- SURGE Accelerator set up shop in midtown and provides curated coworking for selected startups like Qukku, as well as their program enrollees and graduates.
- Brightwork CoResearch opened their doors for science-focused entrepreneurs, and provides a home for important programs like Rails Girls.
- Common Motor Collective grew from an online community to a collaborative motorcycle workshop in the Heights.
- There have been rumblings about targeted coworking spaces from commercial real estate companies, independent developers, healthcare organizations, arts groups, and so many more.
Despite this growth, I think Houston coworking is still in its infancy. Lots of people want to get in the game and start a space. We expect that trend to continue through 2014.
We Lose a Few of Our Own
A year ago, it would be impossible to imagine the Houston startup community without Marc Nathan, Bryan Hassin, and Javid Jamae.
Marc was the ultimate connecter, always seeing the patterns in people and their intersecting interests. He put the needs of the community above his own self interest. We wish him luck in Baltimore.
Bryan was an awesome resource for startups in sustainability, an organizer for Cleanweb, and a tireless advocate of Rice University. He helped organize the first Houston Cleanweb Hackathon, presented and judged at various Startup Weekends, and helped develop the culture of entrepreneurship at Rice that is flourishing today. We wish him luck in Chapel Hill.
Whether it was the Houston Startups Facebook group, the Houston Lean Startup Circle, or organizing Startup Weekend twice a year, Javid was always starting something. His contributions to the community are long-lasting. We wish him luck in San Francisco.
We’re also pouring out a little craft beer for our friends at Whimseybox (Boulder), Datafiniti (Austin), and Fluencer (Las Vegas) who found greener pastures in other cities. Hopefully this will deepen the relationships between our startup communities.
Startups We’re Watching
There’s no way that I can put together a comprehensive list of startups to watch in this limited space. So here are just a few organizations that, in my opinion, point towards the future of Houston rather than back at our past:
- Meshify. This SURGE grad has raised $275k in funding from prominent local investors, including two partners at Mercury Fund. Meshify provides a platform for machine-to-machine communications, and serves a range of use cases, from the home to the oilfield.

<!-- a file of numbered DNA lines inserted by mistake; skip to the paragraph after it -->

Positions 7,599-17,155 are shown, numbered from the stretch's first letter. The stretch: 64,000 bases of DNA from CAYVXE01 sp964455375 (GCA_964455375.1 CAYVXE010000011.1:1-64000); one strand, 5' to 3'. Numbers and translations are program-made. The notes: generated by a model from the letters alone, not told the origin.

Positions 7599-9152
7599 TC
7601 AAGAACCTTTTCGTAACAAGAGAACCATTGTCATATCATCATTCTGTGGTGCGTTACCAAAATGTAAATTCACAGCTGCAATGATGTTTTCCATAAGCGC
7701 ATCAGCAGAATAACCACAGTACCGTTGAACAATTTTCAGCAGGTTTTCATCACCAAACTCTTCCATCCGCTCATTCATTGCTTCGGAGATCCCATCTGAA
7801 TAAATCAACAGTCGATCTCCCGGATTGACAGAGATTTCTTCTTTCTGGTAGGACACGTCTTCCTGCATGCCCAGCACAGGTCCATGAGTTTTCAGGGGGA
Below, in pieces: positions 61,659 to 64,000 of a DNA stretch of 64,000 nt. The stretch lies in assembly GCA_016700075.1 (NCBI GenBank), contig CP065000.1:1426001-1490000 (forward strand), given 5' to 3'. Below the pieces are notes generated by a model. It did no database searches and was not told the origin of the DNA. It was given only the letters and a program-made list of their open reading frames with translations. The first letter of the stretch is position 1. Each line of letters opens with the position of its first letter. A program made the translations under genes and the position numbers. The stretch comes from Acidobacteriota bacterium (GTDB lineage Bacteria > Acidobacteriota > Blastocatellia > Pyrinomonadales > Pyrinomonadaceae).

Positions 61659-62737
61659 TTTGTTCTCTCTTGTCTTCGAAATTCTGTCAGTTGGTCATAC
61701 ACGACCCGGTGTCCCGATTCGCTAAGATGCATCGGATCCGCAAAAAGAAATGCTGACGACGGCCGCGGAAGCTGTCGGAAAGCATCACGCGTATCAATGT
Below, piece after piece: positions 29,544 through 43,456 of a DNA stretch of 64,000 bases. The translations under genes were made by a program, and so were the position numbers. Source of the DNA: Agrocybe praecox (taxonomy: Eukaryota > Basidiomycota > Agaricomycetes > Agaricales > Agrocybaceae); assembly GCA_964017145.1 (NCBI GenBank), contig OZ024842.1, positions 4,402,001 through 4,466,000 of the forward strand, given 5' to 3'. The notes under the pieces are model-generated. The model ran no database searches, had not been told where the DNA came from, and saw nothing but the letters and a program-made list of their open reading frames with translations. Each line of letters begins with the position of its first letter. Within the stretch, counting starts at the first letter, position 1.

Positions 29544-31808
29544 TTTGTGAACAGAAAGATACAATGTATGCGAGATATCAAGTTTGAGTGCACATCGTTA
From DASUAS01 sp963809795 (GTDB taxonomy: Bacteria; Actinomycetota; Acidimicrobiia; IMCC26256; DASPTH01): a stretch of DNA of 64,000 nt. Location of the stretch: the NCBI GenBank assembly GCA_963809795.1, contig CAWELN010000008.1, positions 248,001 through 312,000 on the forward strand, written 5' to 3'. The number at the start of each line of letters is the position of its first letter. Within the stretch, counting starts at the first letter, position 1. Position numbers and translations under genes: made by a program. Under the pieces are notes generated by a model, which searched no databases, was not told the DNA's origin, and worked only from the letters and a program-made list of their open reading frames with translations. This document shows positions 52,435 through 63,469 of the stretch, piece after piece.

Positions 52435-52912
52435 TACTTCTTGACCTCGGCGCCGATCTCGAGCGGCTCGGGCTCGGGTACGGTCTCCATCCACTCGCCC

- Virtuix. They’ve got the press game figured out, from their blockbuster crowdfunding campaign to their appearance on Shark Tank and their first place finish in the HATCH Houston pitch competition. The success of Virtuix will hopefully usher in a new wave of gaming startups.
- WorthIt. This consumer-based application is a unicorn in the B2B world of Houston, but in three short months, WorthIt has over 10,000 users and is ready to grow exponentially in 2014. (Full disclosure: WorthIt is a client)
- RED Labs and OwlSpark. These two university accelerator programs are producing such high quality student startups that they deserve a blog of their own.
I want to avoid tl;dr syndrome, so chances are, I missed your startup. If you’re working on something awesome, please let me know!
Finally, Our Interests Are Drifting
The Houston startup community is extremely exciting, with a lot of talented entrepreneurs working on the biggest challenges of our generation — healthcare, energy, manufacturing, and space. And while January Advisors is still entrenched in the Houston startup community, we don’t see startup community development as the frontier anymore.
So we’re looking elsewhere to satisfy that need for an early-stage challenge. In May, we co-organized the City of Houston Open Innovation Hackathon, which set us on a path of exploring civic innovation projects with the City of Houston and the community group Open Houston. The civic technology market represents approximately $141 billion in spending, and local governments are at the beginning of a complicated disruption process. We’ll see where this takes us through 2014.
The last four years have been a fun ride, and if our observations can be boiled down into a soundbite, it would be this: Houston’s startup community is primed and ready for the next big win. Whether you’re the entrepreneur who makes that happen, or you’re part of the community that supports our collective growth, I hope that you find your place here in Houston.
ps. congrats to our friends at Alert Logic for their exit!